The Japanese came from Mongolia according to Colin. I didn't know that. Which makes the Mongolians their forefathers and should be proud as the Japs are smart and industrious people. Colin also said the Mongols tried twice to conquer Japan but failed. I cannot imagine if they succeeded. Would we be driving non-Japanese cars now? And no Sony, Canon, Panasonic, etc?
My internet research didn't confirm what Colin said. Here's a link to read if you are interested.
The weather continues to remain fantastic as we make our way northward from Gifu into the historic village of Shirakawa-go, another UNESCO world heritage site. It is a mountain village located at the highest peak on Mount Haku in the Ryōhaku Mountains. Almost 96% is covered by forest and this area is the snowiest place not only in Japan but the whole world! To get there our coach driver drove for 3 hours up the gradual mountain slopes traversing some 20 tunnels the longest of which is 11 km long. As we edge uphill towards the 1000m above sea level mark we started seeing snow in the distant hills then closer, even by the slopes. Being in early spring we still see lots of ice so you can imagine how it would appear during winter.
The outside temperature is 5°C but without a wind we didn't feel cold. We arrived at the lookout area perched over the village to take remembrance photos before proceeding down into the village itself to visit the museum, had a lovely lunch nearby that include wagyu beef which tasted soft and tender. We spent an hour strolling the main street of the village which is mostly uninhabited and admired the unique buildings covered with thatched roofings that you can read more HERE.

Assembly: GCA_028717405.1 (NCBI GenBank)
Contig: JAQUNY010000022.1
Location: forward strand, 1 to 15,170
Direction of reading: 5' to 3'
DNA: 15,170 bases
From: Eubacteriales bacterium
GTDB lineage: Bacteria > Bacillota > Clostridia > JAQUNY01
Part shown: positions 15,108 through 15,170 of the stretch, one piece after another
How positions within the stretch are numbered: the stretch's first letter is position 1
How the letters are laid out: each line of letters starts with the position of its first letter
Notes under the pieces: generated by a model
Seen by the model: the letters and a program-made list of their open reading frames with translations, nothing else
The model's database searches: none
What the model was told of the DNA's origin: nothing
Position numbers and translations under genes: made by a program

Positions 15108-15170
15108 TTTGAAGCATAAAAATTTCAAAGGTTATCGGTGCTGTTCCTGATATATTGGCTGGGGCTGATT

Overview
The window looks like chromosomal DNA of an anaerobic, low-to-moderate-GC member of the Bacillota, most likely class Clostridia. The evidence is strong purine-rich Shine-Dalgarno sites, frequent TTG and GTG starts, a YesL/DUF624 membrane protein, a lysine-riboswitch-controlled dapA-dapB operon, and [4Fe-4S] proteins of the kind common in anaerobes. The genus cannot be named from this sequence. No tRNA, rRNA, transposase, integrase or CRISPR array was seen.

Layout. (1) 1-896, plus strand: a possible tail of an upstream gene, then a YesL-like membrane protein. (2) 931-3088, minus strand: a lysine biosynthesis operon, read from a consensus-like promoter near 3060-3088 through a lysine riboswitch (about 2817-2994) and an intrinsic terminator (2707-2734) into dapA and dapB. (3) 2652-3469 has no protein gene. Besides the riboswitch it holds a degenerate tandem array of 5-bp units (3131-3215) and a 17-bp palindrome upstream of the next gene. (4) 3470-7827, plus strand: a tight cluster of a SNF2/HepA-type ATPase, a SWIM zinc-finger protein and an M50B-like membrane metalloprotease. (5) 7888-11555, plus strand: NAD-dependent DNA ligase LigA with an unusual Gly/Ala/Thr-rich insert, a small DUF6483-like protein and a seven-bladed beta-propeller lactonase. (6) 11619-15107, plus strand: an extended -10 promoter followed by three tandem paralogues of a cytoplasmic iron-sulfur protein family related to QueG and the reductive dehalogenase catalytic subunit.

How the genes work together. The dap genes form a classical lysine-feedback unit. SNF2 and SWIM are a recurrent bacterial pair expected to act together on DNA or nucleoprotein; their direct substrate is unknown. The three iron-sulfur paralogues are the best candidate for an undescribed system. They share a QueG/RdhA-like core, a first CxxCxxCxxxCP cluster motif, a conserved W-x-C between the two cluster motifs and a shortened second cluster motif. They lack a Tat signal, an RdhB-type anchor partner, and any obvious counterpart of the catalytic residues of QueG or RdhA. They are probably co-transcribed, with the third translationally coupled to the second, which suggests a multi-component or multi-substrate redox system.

Leaving the village we next visited Takayama Jinja, a national historic site. Takayama Jinja was a branch office of the Edo Bakufu government from 1692 to 1868. But in 1867 Bakufu lost its political power and was returned to Emperor Meiji.
The visit to the mountains was the first highlight of this holiday that I shall always remember so it was with sadness to return to the lowlands to our hotel, the Hotel Hana Isawa which is an onsen or hotspring hotel. This is a most memorable night in which we were asked to wear the yukata (literally bath robe) and jinpe (optional overcoat) and sandals for a cross-legged dinner traditional style.
THIS is how you should wear the yukata. An excellent pictorial guide for ladies is found HERE. And a FORUM on wearing yukata in public.
THIS is how to take a hotbath in public.
It was a lovely experience for us. In between dinner and the onsen, which only a few of our tour group had the courage to go (you basically bath naked with strangers in a common same sex only hot bath) but we did and have not regretted it, we were treated to a 30 minutes free acrobatic show by three Chinese girls contracted by the hotel to entertain the guests after dinner.
Tonight we sleep on futons. I like the firmness sleeping on tatami mats but finding difficulty getting up I prefer regular beds. But the experience is treasured. And I did have a great sleep, especially after pampering my body to a hot bath.
Please check my Facebook HERE for a selection of today's holiday photos.